Work ventures aside, I also take the free time I have to go exploring. It’s Japan, after all! So far, I’ve hiked up Mount Fuji with other CJCP interns (confirming that it will be at least a few years before I embark on another treacherous fifteen hour overnight hike), visited the renowned Ghibli Museum (Ghibli Studio are the masterminds behind renowned animated films such as ‘Spirited Away’, ‘Totoro’ and ‘Howl’s Moving Castle’) and travelled to the traditional, rustic city of Kyoto to enjoy the natural landscapes and sceneries, like the Arashiyama bamboo forest. There is just so much to see and do in Japan—the possibilities are endless.

Needless to say, my first four months here have been anything but mundane. For those curious about embarking on an International Co-op term, I highly advise you to pursue working abroad (be it in Japan or in other countries) if the opportunity arises. No doubt it will be different; it may even fall outside the boundaries of your comfort zone, but it’ll allow you to fully immerse yourself in another culture, learn more about yourself and your own capabilities. Personally, travelling to Japan was a very big step for me. However, I took the plunge and am now having a great time learning and exploring. What else awaits me for the next four months, I’m not too sure. What I do know is that no matter what, it’ll be a fantastic experience. Until then, じゃあね (Jaa ne: See you later)!

Beyond the Blog

  • More information about the SFU International Co-op program can be found on their website

About the Author

Samantha Lui

SFU Co-op Student
Health Sciences

You Might Like These... Co-op Reflections, Professional Development, Career Exploration, Seeking, Work Term Extension

author, courtney, smiling
A Second Term in Government: More of the Same?

Having completed my first work term for Health Canada as a Communications Officer Intern, I was eager to try something new, and the government was not where I believed that was going to happen. That is until I was offered a position at Agriculture and Agri-Food Canada...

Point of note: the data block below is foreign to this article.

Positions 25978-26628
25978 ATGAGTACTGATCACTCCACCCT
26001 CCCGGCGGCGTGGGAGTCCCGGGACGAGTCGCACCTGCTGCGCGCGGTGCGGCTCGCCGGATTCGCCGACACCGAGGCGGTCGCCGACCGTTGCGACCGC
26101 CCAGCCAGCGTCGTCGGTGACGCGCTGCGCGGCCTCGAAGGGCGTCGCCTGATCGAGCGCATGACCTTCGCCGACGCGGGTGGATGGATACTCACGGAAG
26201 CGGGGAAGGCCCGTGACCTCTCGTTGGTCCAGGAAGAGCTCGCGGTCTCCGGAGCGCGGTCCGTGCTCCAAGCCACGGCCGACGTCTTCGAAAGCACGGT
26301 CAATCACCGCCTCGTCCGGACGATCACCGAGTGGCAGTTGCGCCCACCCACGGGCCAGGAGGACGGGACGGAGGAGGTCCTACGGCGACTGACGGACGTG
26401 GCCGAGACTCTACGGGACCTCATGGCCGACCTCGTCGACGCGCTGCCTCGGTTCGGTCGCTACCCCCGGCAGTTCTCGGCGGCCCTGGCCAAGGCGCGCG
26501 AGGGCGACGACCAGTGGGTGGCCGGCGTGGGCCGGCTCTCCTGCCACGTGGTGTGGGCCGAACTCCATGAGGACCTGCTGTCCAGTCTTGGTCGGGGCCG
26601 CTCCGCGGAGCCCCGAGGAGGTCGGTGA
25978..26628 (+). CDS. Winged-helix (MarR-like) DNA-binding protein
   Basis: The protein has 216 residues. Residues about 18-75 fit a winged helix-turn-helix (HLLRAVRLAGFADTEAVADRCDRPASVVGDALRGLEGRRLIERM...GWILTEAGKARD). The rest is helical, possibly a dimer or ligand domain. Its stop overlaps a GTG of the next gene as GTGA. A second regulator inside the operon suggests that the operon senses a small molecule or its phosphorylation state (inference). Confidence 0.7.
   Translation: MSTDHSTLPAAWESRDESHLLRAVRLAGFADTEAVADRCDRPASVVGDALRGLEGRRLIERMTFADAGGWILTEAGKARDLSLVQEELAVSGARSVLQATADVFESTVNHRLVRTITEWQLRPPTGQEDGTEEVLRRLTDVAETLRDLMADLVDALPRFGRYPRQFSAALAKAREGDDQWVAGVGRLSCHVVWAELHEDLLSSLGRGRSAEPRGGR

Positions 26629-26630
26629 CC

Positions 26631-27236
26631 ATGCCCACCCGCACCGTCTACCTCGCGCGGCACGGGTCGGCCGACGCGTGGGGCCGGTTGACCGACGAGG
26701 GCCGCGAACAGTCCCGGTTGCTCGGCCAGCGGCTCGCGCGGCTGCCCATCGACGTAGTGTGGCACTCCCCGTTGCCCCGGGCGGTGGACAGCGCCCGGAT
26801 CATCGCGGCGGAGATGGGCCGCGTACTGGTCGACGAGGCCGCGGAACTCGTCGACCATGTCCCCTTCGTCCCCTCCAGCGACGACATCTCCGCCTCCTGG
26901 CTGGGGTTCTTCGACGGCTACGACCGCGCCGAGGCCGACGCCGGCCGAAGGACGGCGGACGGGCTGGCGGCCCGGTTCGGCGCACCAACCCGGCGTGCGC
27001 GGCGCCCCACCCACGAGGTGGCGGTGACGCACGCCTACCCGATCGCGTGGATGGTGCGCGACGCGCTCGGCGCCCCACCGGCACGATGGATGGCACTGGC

picture of glichelle pondering a though
Surviving Workplace Politics

Ever been peeved with workplace politics? Have you ever been a victim of office politics? One student shares her experiences from the workplace with tips on how to survive.


person with their head in a book
Responsibility and Success

One of the most memorable parts of my time in co-op was the collection of accidents, errors, mistakes, and mix-ups that happened in the course of working in the laboratory.


picture of mount fuji in the distance
Co-op in Japan: Traversing Cultures
Co-op Reflections, International, Life Experience, Personal Development, Research, Workplace Transition, Culture

After finishing two co-op semesters in Canada, Health Sciences student Samantha Lui wanted to take things farther and ventured off to Japan for eight months as a Research Assistant with the Kao Corporation. Find out how she successfully transitioned into a new environment whilst exploring every part of this exciting country.     

You Might Like These... Co-op Reflections

Nathan Boey
How Asking Good Questions Can Advance Your Career

As a co-op student with little experience, it sometimes seems like all you are doing is asking questions. That is why it is important to make sure you are asking good questions. What are good questions? They are evidence of your thought process, ability to think outside of the box, and knack for problem solving. Read this article to learn more about what makes a question good, and how to make questions your competitive advantage.

Portrait of Dorcas Yeung
Why Working for SFU Was My Best Decision

My impression of co-op was that it was supposed to be a way in which to explore the challenging world outside of school; consequently, working at my school felt comfortable, and limited. At this point, after a rewarding four months, it is impossible for me to think of my experience as limited.

Vanessa at work in a booth
How I Survived in the World of IT: 3 Quick Tips for a Successful Work Experience

Working at an IT company was a refreshing experience for someone like Vanessa, who has never been exposed to this industry before. Here she shares a few tips on how she made it through and got the most out of her 12 months at BCNET.